grilled cheese at Danny's
Sunday, November 30 2003
setting: Mill Hall, Pennsylvania
This morning I awoke from a dream. At the time I was in room number 124 at the Traveler's Delite motel in Mill Hall, Pennsylvania.
The dream had placed me in the middle of a weird hybrid between two distinct and non-contiguous phases of my life. I was working for some sort of dotcom, where I existed as a largely-forgotten developer. Nobody was giving me any projects because they thought I was working on a really big project, but I wasn't really doing anything with my time except procrastinating. I'd show up to work without any shoes on and sneak into the back corner of an L-shaped conference room to drink coffee and stare blankly out of the window. This was what I was doing when I realized a large meeting had just settled about the big conference table around the bend. I was trapped, and the only way out was to walk meekly past all my colleagues (thankfully none of them worked in my department). While I was barefoot, they were all dressed in drab grey business suits, a monotonous conference of ties, skirts, hose, and makeup with people inside operating them like puppets.
I might have been procrastinating, but I was also deathly afraid of being fired. Every day I expected that today was the day. (I've had lots of dreams like this since leaving the dotcom universe.) As usual, the procrastination kept me from doing a lot more than just work. It also kept me from socializing, since hanging out was a hard thing to justify if I wasn't even doing the work for which I was paid.
My social circle, meanwhile, was comprised mostly of the pot smokers and hippies from my days spent in Oberlin (separated from the dotcom phase of my life by about eight years). My stoner friends kept telling me about various parties and get-togethers they were hosting (not that stoners actually put any work into organizing their get-togethers) and I kept not showing up. But eventually I decided I'd been letting my friends down for too long, so I agreed to visit them.
The stoners were all living in a dilapidated off-campus house, some of whose rooms leaked so badly that they'd been abandoned. I went to the room of the chief stoner (who happened to be my old friend George T. IV), and was immediately accosted by a guy wearing combat fatigues. This guy was some sort of bounty hunter who had been trying to arrange my capture for a long time. He claimed he'd paid the stoners $5000 to lure me here. But then the bounty hunter simply handed me a set of papers in a transparent plastic envelope and departed. The papers were a printout of a Power Point presentation specifying my various crimes. There were a few smaller bags in the envelope, and these contained little plastic models of airplanes and such. Evidently I had been wanted by the FBI for a nationwide vandalism spree, though I could only recognize one of the incidents for which I was being charged. Like most Power Point presentations, this one conveyed almost no meaning unless someone was standing there with a pointer to narrate. What was the relationship between the text and the plastic model airplanes? No one knew, and now the bounty hunter was gone.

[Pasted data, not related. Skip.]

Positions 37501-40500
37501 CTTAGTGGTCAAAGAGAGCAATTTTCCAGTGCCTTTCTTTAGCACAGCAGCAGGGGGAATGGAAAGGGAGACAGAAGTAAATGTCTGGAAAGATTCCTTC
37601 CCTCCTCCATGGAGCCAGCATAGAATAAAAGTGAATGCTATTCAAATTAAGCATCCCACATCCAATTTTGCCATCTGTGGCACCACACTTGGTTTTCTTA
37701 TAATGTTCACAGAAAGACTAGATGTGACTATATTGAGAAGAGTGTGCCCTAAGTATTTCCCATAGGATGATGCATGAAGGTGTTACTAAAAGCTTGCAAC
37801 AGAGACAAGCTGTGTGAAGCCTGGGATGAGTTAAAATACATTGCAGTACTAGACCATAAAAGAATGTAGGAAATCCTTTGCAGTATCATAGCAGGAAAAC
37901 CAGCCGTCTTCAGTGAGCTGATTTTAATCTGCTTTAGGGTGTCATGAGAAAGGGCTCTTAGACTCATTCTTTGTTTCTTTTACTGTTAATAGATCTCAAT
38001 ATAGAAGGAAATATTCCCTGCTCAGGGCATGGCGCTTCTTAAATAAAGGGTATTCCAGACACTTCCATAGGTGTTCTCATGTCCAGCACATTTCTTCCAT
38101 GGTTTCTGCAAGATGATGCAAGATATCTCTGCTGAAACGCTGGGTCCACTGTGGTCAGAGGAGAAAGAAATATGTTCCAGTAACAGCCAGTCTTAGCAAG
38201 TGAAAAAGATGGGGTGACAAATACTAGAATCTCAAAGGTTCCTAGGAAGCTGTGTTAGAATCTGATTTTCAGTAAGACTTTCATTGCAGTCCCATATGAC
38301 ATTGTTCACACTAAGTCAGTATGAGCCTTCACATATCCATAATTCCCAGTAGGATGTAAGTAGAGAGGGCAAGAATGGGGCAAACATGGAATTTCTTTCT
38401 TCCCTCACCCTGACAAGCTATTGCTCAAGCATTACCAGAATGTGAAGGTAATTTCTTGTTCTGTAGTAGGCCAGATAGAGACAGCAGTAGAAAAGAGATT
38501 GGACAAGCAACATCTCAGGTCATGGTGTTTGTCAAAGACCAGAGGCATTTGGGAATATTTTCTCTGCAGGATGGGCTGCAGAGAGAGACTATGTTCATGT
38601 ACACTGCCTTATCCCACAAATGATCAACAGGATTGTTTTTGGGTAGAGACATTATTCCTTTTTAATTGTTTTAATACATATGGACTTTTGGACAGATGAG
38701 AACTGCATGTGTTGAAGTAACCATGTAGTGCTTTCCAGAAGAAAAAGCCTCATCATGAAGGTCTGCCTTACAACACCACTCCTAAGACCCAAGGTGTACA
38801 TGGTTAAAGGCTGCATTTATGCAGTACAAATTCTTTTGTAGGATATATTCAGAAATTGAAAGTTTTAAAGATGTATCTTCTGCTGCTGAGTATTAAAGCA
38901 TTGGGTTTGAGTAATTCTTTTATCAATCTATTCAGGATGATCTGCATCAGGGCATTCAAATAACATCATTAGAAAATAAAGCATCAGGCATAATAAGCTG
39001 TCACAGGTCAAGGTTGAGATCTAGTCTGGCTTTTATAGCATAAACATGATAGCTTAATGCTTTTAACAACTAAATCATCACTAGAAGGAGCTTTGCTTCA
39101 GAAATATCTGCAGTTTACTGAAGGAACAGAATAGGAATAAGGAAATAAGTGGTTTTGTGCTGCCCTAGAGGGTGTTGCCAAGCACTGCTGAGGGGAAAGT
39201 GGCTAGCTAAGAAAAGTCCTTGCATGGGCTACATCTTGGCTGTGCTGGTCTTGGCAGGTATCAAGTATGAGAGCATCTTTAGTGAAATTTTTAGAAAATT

I turned to my stoner friends and asked, "Is it true that you guys set me up for $5000." They all shrugged absent-mindedly and passed the bong. I continued, "Well, $5000 is a lot of money, so I sure hope you turned me in. And if you did, whoever did it, just so you know, you're an asshole." And that was where the dream ended.
Today the weather was sunny and clear, perfect for driving. On the way home our humble little Honda Civic managed 100 miles per hour at times. Gretchen was starving to death for most of the route, but we didn't stop for lunch until we got to Wurtsboro, NY. There we went to a Hurley Mountain Inn kind of place called Danny's, where all the waitstaff (without exception) suffered from various severities of acne. Gretchen had difficulty scaring up a vegetarian meal there, so she settled for a grilled cheese sandwich. I don't believe there's a single restaurant in America that can't make one of those. She opted for Swiss cheese instead of American, a seventy-five cent luxury. I had the fish and chips, which were extremely greasy but good nonetheless. The only time I've ever had bad fish and chips was the only time I ordered them in England, where they'd tasted like they'd been breaded in an old vacuum cleaner bag.
Further up 209, I started broadcasting goofy things on the CB radio. I'm basically a chickenshit when it comes to using it, since I don't really want to end up talking to anybody, particularly someone whose words are impossible to parse through gale-force static and an inexplicably heavy hillbilly accent. But on 209 I felt safe, since Channel 19 no longer crackled with activity. So I'd say things like "Breaker One Nine. Yeah, I'm up here on 209 near Accord, right near that snowman and Santy Clause. And I'm wondrin' are there any places I might could get me some fresh new DependsTM in as much as my current ones done filled up with you-rine?" Gretchen wasn't impressed, and she kept talking about how I was just making these broadcasts so I could talk about how wild and crazy I had been in my online journal. The implication was that the account I would write would fail to give the context, that nobody was listening.
Sally, Eleanor, Clarence, and Mavis greeted us enthusiastically when we finally came home. Oh shit, it was great to be back in the Catskills! Life feels like a vacation at our house in Hurley. The experience we'd just had in Pittsburgh (including getting there and coming back) had felt like back-breaking labor by comparison.
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